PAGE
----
A year ago on Saturday my mum, the Guardian writer Michele Hanson, died of a massive spontaneous cerebral haemorrhage, while doing what she loved most – walking Joey, her boxer dog. Her dog featured in her Guardian column spanning 30 years, a column that started with me, about Treasure, the teenage terror.
She wrote to turn something awful into something funny. I was awful and it was very funny. On top of me being awful she received lots of criticism for her awful single parenting. However, 25 years later, she was still writing, just not about me, as I was no longer awful. I had realised how witty, sharp and compassionate my mother was. Just in time. What a relief that the last thing I sent her was a joke about constipation. I have spent the last year working out what to do with the dogs and tortoise, and going through 40 years of writing and music with no family but some wonderful friends.
One friend set up a JustGiving fund, which raised £21,000, with a significant amount generously donated by Ronnie Wood. I’ve used the money to fund sanitation units, women’s projects and playgrounds in Africa for my charity smallstepsproject.org, of which my mum was trustee. This week I went to see the prefab container that we have turned into a girls’ dorm and bathroom for girls rescued in Kenya, to protect them from FGM, child marriage and abuse.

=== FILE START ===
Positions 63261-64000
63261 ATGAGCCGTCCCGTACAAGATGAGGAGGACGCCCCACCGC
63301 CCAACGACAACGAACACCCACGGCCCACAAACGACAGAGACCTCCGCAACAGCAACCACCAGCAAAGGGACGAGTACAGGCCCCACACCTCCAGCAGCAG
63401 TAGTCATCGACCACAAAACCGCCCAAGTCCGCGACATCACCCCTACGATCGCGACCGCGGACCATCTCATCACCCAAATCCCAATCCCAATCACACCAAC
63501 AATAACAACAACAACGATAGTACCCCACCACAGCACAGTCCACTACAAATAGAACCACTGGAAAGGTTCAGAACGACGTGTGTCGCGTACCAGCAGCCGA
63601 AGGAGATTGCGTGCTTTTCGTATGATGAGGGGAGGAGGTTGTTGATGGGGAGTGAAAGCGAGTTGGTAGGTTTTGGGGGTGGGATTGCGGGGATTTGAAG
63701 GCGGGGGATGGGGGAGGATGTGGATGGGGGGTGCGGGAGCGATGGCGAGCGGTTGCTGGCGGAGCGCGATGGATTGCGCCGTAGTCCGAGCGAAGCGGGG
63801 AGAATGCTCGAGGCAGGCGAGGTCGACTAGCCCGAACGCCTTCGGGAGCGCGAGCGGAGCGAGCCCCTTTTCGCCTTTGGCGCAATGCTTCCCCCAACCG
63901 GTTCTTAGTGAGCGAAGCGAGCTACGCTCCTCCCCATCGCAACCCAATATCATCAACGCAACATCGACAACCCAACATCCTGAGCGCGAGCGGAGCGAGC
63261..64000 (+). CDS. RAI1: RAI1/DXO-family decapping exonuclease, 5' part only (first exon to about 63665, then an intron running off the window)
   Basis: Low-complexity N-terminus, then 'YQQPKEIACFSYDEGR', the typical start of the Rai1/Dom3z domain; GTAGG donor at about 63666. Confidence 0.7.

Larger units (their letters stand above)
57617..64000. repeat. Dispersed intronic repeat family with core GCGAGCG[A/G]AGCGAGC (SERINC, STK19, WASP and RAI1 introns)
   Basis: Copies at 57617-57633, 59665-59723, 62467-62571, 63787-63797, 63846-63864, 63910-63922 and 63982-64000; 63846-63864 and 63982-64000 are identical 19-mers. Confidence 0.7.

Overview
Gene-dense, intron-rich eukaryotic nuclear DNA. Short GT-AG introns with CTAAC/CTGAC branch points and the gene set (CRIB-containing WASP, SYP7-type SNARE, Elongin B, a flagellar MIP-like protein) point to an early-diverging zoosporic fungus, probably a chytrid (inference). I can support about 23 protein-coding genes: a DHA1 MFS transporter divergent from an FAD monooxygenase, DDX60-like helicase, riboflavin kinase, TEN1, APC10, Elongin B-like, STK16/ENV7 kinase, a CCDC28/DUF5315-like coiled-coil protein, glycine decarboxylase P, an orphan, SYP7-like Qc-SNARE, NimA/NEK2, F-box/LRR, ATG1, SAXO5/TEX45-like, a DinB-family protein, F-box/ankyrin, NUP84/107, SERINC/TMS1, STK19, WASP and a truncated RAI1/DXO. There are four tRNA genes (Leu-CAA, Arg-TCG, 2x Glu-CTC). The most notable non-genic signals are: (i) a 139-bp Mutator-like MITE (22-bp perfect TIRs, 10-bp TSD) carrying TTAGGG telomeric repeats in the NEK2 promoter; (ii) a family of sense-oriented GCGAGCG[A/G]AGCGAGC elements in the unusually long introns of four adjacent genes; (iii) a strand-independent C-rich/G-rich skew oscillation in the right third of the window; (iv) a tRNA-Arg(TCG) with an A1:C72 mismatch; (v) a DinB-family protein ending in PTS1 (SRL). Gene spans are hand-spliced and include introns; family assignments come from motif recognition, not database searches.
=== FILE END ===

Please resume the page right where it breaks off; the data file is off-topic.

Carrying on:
The week after mum died she was featured in the papers every day. I knew my mum was the best and I loved her writing but I didn’t realise so many people felt the same way. She would have been thrilled to have been raising money, being published all over the papers and finally even “trendy”, aka trending on Twitter. So to all her readers who have sent letters and messages, and who donated to the fund: thank you for filling my broken heart with such love.
CEO, Small Steps Project
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